In 1965 Rotee won a place at the (selective) Government Secondary school. She was in the very first year when girls studied the same curriculum as boys; but girls were still not then considered for university education. Peggy Mowat was one of her teachers. After secondary school, Rotee joined the civil service as a secretary, but in 1975 she married an Irishman and left Kiribati for South Wales. Their children have been brought up in both cultures.

Of the topics covered in the oral and pictorial records of the Mowats, Rotee has reflected especially on Peggy Mowat’s closing observation: that girls were motivated to go to the Government secondary school because they ‘did not wish to live as their mothers lived’.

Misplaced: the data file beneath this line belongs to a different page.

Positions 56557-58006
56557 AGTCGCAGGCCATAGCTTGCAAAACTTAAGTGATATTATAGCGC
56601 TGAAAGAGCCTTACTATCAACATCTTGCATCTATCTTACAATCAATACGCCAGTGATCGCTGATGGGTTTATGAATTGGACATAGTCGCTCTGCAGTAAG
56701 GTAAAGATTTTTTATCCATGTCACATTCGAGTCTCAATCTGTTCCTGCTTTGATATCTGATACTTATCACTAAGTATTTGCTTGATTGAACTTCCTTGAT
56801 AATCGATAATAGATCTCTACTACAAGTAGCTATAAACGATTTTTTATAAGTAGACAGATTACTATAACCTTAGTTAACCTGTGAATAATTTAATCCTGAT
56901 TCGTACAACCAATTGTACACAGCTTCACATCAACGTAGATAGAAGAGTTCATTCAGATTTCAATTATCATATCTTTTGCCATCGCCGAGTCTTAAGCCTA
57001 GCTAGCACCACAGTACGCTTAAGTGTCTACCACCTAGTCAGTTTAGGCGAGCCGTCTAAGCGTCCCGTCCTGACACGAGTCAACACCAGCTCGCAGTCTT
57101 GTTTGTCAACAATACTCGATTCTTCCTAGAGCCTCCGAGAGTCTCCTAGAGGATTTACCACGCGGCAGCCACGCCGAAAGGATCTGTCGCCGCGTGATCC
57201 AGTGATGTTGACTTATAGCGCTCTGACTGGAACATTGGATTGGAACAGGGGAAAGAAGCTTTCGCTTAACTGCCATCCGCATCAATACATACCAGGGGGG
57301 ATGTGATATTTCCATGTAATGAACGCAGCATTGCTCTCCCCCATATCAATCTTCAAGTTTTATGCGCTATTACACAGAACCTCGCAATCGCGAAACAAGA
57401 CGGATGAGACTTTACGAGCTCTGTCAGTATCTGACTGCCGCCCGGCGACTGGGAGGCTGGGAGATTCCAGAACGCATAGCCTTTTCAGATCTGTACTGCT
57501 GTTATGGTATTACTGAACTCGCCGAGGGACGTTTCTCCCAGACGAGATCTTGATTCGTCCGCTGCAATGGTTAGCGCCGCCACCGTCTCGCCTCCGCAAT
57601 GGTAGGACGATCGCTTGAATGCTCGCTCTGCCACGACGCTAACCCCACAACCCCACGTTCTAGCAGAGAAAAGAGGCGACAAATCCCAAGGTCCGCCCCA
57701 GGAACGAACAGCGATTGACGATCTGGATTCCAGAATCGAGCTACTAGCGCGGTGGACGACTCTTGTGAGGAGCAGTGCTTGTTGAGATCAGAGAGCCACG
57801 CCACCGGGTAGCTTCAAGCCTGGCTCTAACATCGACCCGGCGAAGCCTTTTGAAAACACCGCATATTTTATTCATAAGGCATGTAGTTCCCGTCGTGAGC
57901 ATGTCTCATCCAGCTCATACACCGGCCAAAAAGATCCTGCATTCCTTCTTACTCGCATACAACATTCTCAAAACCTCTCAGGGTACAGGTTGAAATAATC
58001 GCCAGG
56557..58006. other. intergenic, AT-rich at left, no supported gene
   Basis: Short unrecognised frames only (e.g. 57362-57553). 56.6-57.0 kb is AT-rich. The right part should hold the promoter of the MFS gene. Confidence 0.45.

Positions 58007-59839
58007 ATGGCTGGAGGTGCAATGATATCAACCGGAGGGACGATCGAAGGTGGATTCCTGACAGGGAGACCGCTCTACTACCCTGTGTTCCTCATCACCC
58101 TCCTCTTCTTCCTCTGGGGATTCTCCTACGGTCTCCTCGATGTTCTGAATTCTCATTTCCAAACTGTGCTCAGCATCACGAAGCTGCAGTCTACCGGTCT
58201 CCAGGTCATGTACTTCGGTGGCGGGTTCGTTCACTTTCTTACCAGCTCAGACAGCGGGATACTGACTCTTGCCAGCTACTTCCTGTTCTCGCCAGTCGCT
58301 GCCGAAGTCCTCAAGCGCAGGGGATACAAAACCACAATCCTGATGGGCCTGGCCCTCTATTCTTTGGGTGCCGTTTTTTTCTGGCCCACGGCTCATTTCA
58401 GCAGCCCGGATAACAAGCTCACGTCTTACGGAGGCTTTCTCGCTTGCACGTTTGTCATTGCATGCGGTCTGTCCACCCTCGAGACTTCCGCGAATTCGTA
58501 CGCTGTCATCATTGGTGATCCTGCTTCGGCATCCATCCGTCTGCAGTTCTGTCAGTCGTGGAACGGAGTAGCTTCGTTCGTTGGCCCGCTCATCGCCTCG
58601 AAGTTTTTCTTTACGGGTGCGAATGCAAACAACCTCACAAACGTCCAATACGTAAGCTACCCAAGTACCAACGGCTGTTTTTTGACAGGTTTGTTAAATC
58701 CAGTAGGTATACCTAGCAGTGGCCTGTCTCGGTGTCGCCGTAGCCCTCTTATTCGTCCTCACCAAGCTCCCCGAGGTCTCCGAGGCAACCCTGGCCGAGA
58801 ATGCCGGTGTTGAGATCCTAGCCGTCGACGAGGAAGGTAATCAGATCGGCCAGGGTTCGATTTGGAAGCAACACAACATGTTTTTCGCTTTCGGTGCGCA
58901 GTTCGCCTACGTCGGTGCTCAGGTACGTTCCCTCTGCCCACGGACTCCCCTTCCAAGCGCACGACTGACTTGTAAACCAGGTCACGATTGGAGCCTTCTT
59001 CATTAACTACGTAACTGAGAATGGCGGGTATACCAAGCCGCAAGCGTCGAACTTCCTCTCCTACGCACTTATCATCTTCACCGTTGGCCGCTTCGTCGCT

In fact, Rotee considers that women had a higher status in traditional society than they did under the Christian churches, and in a British Colony – two of the most patriarchal institutions ever devised.

In pre-contact society, women were economically active in agro-forestry, as landowners; learnt specialist skills, such as navigating long ocean voyages; could be Ueas (Chiefs); and participated as leaders in warfare. In colonial times, by contrast, women were excluded, right up to the late 1960s, from both employment and government. The Mowats came at a critical moment.

Since Independence in 1979, girls in Kiribati have rapidly caught up in educational terms and they now hold a much higher proportion of senior positions than do women in the UK. Although there is still room for improvement, I Kiribati women have come a long way towards regaining the status that their great-grandmothers had lost when they joined the British Empire in 1892.

Grace James

An I-Kiribati woman seeking Asylum in the United States as a result of domestic violence in Kiribati.